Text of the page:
In 1902 Mr. and Mrs. Fornance sold from the remaining land a tract of about twenty-two acres, being the portion bounded by Main, Marshall, Buttonwood and Selma streets, to the Hamilton Terrace Company, composed of several enterprising Norristown business men. The purchaser has opened and graded the streets, platted the land into building lots, and erected on about one-third of the purchase over fifty handsome dwellings, including the large Apartment House at the corner of Main and Hamilton streets.

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LOUIS R. SHOEMAKER, a well-known resident of Plymouth township, was born December 22, 1851. He is the son of Peter and Jane (Davis) Shoemaker.

John Shoemaker (grandfather) was born in Hickorytown in 1772, and died in 1855. He married Jane Davis, and their children were: Peter; Ann, married Jacob Yerkes, and lives in the west; Mercy, married Reuben Yerkes, and lives in Plymouth township; Rachel, married George Ward, and lives in Salem, New Jersey; Hannah, married Reuben Yerkes; Rebecca, married Joey Ritter; Ellwood, deceased; Mary, deceased; and Jane.

Peter Shoemaker (father), the eldest son of John Shoemaker, was born in 1813 in Plymouth township, and died April 24, 1859. He was a farmer all his life. He married Jane Davis, daughter of John and Esther (Whiteman) Davis, Their children: John D., born December 2, 1845, died May 13, 1864; Rachel W., born December 2, 1847; George W., born October 31, 1849, died July 25, 1851; Louis R.; Joseph, born August 28, 1854; Hannah, born October 6, 1856, married John F. Comley. Rachel W. married Dr. Francis Bilderback, and resides in Salem, New Jersey.

Their children are: Virginia, Alpheus, Edgar and Joseph (deceased). Virginia married George Bowen and has two children: Francis and Thomas. Joseph, son of Peter Shoemaker, married Catharine Kolb. Their children are: Joseph, Catherine, Nettie, Julia, Davis, Emaline, Hannah. Peter Shoemaker attended the township school and learned the trade of a stone mason. He engaged in building with his father. After his marriage he went to live on the farm now owned by Luken and Yerkes, where he died. He was a member of the Society of Friends, and is buried at Plymouth Meeting.

Louis R. Shoemaker attended Eight Square school in Plymouth township, Oak Street school, Norristown, and also John Lock's school. After leaving school he became a drover and a farmer, and has been so employed ever since, having dealt in cattle extensively. He resides on a part of the old John Davis property. In politics he is a Republican.

April 26, 1894, Louis R. Shoemaker married Edna M. Freas, of Plymouth, daughter of Henry H. and Sarah E. (Marple) Freas. Their children are: John D., born March 8, 1896, died July 2, 1896; Ruth E. Born July 2, 1897; Laura F., born November 24, 1899; Louis R., born November 5, 1902.

Henry H. Freas (father of Mrs. Shoemaker) was born August 16, 1840, in Plymouth township, being the son of John D. and Anna (Fisher) Freas. John D. Freas, the father, was a wheelwright in Plymouth township all his life.

He married Anna Fisher. Their children: Mary Elizabeth (deceased), married George Batdorf, and lived in Illinois. Henry M. (father of Mrs. Shoemaker) died May 12, 1902. Daniel married Margaret Hoffman, and resides in Conshohocken. George W., married Margaret Boggs, and they reside in Whitemarsh. Alvinza, Sara Ann, married Daniel Freas, and they reside in Conshohocken. Benjamin Franklin (deceased), married Martha Slingluff, and resided in Conshohocken. Clara, married Henry Rex (deceased), and resides in Conshohocken. Sybelle, married (first husband) Milton Heffalfinger, and (second husband) Samuel Wood. Howard, resides in Norristown.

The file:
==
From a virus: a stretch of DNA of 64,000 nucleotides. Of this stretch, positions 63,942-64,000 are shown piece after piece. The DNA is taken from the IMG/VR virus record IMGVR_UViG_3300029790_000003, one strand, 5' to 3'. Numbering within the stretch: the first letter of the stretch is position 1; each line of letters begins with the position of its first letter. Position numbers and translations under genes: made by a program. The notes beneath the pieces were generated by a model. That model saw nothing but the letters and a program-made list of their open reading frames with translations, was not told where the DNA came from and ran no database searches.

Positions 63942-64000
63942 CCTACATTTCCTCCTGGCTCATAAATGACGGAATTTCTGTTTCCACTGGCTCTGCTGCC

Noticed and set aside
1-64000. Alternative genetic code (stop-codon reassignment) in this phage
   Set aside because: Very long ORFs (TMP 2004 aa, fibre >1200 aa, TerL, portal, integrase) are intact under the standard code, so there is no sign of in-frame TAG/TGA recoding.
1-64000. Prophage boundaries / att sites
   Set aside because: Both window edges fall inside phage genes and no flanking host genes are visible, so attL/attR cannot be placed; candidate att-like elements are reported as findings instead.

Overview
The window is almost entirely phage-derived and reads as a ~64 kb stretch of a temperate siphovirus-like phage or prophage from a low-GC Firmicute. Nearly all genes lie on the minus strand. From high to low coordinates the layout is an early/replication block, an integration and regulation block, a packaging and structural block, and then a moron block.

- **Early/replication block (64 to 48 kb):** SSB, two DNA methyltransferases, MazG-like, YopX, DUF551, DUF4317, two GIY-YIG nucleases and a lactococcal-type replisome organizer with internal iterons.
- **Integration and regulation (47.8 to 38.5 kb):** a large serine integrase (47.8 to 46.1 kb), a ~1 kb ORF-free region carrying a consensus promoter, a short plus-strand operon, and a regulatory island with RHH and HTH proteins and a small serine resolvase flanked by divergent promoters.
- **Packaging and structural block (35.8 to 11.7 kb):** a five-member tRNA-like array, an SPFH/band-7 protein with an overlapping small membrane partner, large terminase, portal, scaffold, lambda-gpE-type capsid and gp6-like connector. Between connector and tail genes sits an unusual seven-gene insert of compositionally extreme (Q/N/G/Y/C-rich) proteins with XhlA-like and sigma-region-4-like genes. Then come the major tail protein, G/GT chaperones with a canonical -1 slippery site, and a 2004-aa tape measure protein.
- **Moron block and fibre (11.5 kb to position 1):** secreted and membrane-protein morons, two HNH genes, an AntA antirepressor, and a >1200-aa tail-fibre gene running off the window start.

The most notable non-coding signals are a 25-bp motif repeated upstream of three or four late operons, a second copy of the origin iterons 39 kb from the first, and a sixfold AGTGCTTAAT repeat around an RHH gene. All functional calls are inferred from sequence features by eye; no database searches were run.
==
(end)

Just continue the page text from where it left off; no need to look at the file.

Henry H. Freas (father of Mrs. Shoemaker) attended the Eight Square school. After finishing his schooling he worked in the saw mill at Cedar Grove, and later in a quarry in the same locality. He then removed to the Jackson Rapine farm, where he lived until his death. He was a Democrat in politics, and in religious faith a Methodist. He was a member of the Order of Odd Fellows. In 1865 Henry H. Freas married Sarah Marple, daughter of Enoch and Elizabeth Marple.

Their children: Laura S. and Edna M. Enoch Marple, father of Mrs. Henry H. Freas, was a farmer in Plymouth township. His father's name was David and his mother's maiden name was Mary Corson. He was a school director, elected on the Democratic ticket.

He married (first wife) Mary Hallman, and they had three children; David, Hallman and Eliza. His second wife's name was Elizabeth Hart. Their children: Mary (deceased), married David Lysinger, John (deceased), married (first wife) Mary Clime (deceased), and (second wife) Rosannah Hipple (deceased). Jacob H. (deceased), married Sarah Fisher, who resides in Hickorytown. Reuben H. (deceased), married Clara Meleher, who lives in Gwynedd. Sarah, wife of Henry H. Freas. Zieber H., married Amanda Gouck, and resides in Upper Gwynedd. Hannah Bertha, married (first) Benjamin Ambler, and (second) Jeremiah Graham (deceased); she lives in Norristown.

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MRS. JOANNA HALL, widow of Hibberd Hall, is the daughter of William and Mary (Pugh) Pugh, of no kin. She is a native of Radnor township, Delaware county, Pennsylvania, where her parents were able farmers. They were both descended from old families of Friends, or Quakers. For many years she was a resident of Plymouth Meeting, Montgomery county, Pennsylvania, where her husband and his brother, Jesse Hall, both deceased, were merchants.